“Was that done with the president’s knowledge or direction?” Clay asked.
“Everything was done with the knowledge and at the direction of Mr. Trump,” Cohen responded.
Why would he do it? Clay asked, to which Cohen stated, in essence: It depends. Sometimes, he said, it was to influence Forbes’s list of America’s wealthiest individuals. But he also provided a potentially more problematic example when pressed by Clay.
Cohen came prepared with evidence. He introduced into evidence three documents providing a summary of Trump’s net worth in June 2011, June 2012 and March 2013. Over the course of those documents, the worth of Trump’s assets went from $4.6 billion to $5 billion to . . . $9.2 billion — an increase of $4.2 billion over the course of nine months.
How’d that increase occur? Suddenly in 2013, Trump’s net worth included a “brand value” of $4 billion. When he announced his candidacy for the presidency in 2015, he provided a document from 2014 that identified his “licensing deals and brand value” as being worth $3.3 billion. Given that “licensing deals” were about $100 million in 2011 and 2012, that would put his 2014 assessment of his brand value at about $3.2 billion.
For the most part, other sections of his net worth didn’t change much. In 2011 and 2012, he listed his commercial and residential properties individually, later lumping them all together — thereby making it harder to evaluate his estimates. The worth of his club facilities and other partially owned properties climbed. (The value of properties under development, apparently identified as “Mansion at Seven Springs” in 2012 remained fairly constant.)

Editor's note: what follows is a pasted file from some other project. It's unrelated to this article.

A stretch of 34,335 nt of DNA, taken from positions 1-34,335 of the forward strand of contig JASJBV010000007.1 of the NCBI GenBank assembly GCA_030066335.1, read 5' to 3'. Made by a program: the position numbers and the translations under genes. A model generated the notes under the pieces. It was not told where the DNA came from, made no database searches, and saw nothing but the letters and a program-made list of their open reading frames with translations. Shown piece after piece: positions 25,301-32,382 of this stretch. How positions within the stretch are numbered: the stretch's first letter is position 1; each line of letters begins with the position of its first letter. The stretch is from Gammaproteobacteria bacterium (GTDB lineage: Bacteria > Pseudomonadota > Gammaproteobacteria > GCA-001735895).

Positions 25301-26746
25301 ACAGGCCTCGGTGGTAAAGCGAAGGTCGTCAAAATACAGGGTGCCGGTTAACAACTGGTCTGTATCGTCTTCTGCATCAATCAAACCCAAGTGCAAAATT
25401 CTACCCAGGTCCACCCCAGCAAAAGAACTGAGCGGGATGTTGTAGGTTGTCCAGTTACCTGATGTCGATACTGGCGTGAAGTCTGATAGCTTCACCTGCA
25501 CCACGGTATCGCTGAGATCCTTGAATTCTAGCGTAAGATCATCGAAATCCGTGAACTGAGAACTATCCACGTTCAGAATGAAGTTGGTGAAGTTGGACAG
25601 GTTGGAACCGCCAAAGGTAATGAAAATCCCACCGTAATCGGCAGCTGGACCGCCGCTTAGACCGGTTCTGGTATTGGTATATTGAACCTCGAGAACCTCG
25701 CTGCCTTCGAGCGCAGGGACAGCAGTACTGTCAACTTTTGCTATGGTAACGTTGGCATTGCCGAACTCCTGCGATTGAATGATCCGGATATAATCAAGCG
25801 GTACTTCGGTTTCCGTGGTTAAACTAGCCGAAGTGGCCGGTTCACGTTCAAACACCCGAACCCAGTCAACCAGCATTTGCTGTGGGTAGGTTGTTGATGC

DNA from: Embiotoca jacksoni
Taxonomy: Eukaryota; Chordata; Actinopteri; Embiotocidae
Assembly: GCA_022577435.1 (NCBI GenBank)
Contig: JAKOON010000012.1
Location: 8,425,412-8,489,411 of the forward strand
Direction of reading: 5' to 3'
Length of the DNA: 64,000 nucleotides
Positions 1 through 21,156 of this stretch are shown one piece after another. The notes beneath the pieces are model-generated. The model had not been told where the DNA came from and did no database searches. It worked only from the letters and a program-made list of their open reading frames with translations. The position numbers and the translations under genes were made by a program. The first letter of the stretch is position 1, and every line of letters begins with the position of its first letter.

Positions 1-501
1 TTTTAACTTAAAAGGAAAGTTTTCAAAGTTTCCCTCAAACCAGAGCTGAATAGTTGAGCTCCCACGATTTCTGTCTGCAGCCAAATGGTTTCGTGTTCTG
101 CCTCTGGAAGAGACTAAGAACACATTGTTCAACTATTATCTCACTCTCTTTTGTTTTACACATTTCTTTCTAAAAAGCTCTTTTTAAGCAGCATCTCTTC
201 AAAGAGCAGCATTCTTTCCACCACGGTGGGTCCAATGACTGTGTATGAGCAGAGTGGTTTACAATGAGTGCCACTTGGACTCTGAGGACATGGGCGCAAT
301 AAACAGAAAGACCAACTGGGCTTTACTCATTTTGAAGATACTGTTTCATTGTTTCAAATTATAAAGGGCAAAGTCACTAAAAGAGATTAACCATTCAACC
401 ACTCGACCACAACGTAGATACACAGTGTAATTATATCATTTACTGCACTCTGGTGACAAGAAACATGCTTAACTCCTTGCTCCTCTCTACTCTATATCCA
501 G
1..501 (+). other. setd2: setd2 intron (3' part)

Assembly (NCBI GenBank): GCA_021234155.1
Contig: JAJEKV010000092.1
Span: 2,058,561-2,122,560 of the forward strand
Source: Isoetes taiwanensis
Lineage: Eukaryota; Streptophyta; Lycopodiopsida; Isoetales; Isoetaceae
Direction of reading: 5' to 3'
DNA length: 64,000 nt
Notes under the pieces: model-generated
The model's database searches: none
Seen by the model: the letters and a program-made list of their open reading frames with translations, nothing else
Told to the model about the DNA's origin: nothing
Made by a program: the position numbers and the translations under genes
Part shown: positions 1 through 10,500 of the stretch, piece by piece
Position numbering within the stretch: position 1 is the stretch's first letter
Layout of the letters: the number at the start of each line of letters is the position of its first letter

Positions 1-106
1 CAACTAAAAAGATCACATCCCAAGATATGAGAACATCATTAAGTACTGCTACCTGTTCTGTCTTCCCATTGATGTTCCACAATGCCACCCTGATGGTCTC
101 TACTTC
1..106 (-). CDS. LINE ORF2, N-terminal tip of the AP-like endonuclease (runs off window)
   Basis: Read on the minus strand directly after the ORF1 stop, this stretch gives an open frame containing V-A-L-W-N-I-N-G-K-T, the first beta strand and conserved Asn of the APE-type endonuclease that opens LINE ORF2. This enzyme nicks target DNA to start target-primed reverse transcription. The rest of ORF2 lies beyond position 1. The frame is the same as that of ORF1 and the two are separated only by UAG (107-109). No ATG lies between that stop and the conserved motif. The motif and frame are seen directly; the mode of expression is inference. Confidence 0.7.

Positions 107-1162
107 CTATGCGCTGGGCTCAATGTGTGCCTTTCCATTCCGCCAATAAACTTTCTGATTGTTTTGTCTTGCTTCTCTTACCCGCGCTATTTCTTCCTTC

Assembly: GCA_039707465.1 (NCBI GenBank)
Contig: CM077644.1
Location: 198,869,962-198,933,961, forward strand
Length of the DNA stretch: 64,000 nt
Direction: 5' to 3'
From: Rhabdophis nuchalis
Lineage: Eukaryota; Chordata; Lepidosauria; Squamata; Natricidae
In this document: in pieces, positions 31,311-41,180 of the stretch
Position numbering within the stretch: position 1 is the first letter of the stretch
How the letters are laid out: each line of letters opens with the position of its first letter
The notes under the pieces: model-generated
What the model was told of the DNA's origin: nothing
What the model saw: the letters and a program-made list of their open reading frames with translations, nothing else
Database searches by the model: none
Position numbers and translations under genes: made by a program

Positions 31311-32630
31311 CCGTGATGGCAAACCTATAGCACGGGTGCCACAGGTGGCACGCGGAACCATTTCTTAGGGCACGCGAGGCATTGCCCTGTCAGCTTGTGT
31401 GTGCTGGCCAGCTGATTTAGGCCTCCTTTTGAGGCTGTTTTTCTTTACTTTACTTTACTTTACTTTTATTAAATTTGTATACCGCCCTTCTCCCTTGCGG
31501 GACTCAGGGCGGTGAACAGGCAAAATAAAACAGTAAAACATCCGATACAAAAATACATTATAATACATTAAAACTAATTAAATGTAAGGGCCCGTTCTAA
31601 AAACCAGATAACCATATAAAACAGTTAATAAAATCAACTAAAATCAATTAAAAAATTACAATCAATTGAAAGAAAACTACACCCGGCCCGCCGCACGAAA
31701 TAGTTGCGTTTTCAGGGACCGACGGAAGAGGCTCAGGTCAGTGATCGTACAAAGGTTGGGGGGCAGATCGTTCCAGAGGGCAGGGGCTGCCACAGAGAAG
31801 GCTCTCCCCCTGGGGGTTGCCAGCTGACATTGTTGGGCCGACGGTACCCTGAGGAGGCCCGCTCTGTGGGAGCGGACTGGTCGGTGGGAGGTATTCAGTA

How that surge in brand value was validated isn’t clear.
Clay asked Cohen if he thought the financial documents that were provided included inflated numbers. Cohen said that he believed they did. Looking at the chart above, it’s hard to see how one might argue against that, even setting aside that Forbes figured that his net worth in 2014 was less than half what Trump presented. (Its estimate was $4.1 billion — about $1 billion less than Trump’s net worth would be without including his “brand value.”)
“Did the president ever provide inflated assets to a bank in order to obtain a loan?” Clay then asked Cohen.
“These documents and others were provided to Deutsche Bank on one occasion where I was with them,” Cohen said, “in our attempt to obtain money so that we can put a bid on the Buffalo Bills.”
While Cohen’s wording was carefully chosen, the implication is clear: Trump may have tried to seek a loan using inaccurate information. Ironically, Cohen pleaded guilty in August to making a false statement to a financial institution.
Later in the hearing, Rep. Alexandria Ocasio-Cortez (D-N.Y.) asked about asset inflation.
“To your knowledge, did the president ever provide inflated assets to an insurance company?” she asked.
“Yes,” Cohen replied, then named several Trump Organization employees who could corroborate his claims including Trump Organization CFO Allen Weisselberg.
In other words, Cohen’s testimony included at least two significant future paths for investigation by House Democrats: Instances in which Trump and his company offered misleading financial information to banks and insurers.